First, the hunt for Usama Bin Ladin was a decade-long effort that depended on the selfless commitment of hundreds of officers. The filmmakers attributed the actions of our entire Agency—and the broader Intelligence Community—to just a few individuals. This may make for more compelling entertainment, but it does not reflect the facts. The success of the May 1st 2011 operation was a team effort—and a very large team at that.
Second, the film creates the strong impression that the enhanced interrogation techniques that were part of our former detention and interrogation program were the key to finding Bin Ladin. That impression is false. As we have said before, the truth is that multiple streams of intelligence led CIA analysts to conclude that Bin Ladin was hiding in Abbottabad. Some came from detainees subjected to enhanced techniques, but there were many other sources as well. And, importantly, whether enhanced interrogation techniques were the only timely and effective way to obtain information from those detainees, as the film suggests, is a matter of debate that cannot and never will be definitively resolved.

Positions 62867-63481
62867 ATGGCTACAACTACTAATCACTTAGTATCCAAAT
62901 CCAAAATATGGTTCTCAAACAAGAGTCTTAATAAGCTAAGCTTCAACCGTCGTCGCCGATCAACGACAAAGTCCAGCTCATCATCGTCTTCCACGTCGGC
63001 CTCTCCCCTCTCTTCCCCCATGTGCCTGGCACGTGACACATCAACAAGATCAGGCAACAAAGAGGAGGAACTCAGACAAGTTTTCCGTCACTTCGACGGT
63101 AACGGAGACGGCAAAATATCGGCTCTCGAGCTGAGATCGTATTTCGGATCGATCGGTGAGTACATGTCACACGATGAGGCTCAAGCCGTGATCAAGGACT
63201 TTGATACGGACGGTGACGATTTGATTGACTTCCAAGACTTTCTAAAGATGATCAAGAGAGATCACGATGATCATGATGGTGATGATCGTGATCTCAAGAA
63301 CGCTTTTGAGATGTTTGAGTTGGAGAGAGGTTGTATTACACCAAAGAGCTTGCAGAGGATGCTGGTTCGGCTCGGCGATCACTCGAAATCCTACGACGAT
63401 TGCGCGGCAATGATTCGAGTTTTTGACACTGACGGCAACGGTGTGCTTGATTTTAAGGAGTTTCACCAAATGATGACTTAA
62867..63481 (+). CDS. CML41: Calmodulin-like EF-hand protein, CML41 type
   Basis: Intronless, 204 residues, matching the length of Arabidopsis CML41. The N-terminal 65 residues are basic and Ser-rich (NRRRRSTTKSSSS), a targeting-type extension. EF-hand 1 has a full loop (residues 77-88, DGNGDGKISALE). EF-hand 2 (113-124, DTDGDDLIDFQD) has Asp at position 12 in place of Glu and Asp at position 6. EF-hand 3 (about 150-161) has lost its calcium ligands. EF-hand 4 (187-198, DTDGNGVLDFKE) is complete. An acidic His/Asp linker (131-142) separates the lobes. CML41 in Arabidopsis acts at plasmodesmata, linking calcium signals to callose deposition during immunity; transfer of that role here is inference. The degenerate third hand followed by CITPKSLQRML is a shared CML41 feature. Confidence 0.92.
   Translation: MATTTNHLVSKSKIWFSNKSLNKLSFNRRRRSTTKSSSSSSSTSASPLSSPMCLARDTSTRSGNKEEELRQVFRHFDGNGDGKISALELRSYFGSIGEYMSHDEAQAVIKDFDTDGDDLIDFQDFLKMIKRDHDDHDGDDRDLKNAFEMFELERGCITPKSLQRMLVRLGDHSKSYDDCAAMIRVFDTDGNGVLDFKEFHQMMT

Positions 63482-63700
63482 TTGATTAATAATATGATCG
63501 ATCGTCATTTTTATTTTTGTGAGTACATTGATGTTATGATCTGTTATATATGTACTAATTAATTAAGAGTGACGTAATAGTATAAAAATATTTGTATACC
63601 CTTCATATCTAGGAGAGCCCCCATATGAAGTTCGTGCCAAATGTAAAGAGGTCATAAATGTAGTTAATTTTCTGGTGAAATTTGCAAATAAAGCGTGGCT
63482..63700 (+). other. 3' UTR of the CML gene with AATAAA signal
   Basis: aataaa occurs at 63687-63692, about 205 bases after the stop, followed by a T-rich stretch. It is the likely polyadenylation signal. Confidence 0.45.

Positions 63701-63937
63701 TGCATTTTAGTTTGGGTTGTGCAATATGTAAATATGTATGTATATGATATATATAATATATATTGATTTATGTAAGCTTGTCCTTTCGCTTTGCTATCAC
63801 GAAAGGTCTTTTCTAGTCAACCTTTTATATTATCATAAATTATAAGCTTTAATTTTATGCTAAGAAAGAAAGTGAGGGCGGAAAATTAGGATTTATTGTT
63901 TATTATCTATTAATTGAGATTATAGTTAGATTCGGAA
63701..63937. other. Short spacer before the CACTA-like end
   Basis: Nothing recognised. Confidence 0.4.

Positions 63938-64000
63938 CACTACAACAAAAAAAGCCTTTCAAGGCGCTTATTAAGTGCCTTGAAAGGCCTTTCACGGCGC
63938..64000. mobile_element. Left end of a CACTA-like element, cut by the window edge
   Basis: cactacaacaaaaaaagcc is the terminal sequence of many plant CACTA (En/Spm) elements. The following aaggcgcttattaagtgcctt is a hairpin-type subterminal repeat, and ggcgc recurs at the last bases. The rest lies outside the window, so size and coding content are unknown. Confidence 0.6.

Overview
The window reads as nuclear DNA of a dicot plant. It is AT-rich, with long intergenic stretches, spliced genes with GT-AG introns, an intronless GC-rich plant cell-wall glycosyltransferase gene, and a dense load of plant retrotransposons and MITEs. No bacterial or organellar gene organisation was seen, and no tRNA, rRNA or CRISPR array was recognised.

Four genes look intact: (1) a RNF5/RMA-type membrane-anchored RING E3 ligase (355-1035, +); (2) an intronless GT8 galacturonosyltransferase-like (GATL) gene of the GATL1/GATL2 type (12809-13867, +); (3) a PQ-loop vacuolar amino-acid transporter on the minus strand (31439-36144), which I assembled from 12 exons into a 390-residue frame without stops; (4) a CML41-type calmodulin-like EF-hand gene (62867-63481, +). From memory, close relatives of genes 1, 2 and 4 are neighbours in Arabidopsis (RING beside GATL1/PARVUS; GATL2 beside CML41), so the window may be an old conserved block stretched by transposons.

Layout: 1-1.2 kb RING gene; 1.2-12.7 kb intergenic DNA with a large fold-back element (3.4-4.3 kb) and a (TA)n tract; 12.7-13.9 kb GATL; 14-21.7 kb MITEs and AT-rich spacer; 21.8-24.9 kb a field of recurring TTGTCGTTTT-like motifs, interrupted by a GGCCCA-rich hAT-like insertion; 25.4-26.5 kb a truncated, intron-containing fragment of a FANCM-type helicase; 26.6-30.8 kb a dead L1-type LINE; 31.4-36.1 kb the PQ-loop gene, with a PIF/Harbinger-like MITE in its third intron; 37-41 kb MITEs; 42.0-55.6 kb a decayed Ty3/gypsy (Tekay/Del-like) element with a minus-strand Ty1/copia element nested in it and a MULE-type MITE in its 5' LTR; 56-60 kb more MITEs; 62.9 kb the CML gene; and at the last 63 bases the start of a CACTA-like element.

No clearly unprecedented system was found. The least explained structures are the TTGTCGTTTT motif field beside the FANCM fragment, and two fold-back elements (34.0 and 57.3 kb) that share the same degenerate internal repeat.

Third, the film takes considerable liberties in its depiction of CIA personnel and their actions, including some who died while serving our country. We cannot allow a Hollywood film to cloud our memory of them.
Monday, December 24, 2012
CIA Director on Zero Dark Thirty
Here is the text of the letter CIA director Michael Morell sent to his staff about Zero Dark Thirty. I reprint it here because it contains what I suspect will be the clearest statement we ever get about the role of torture in our counter-terrorist successes: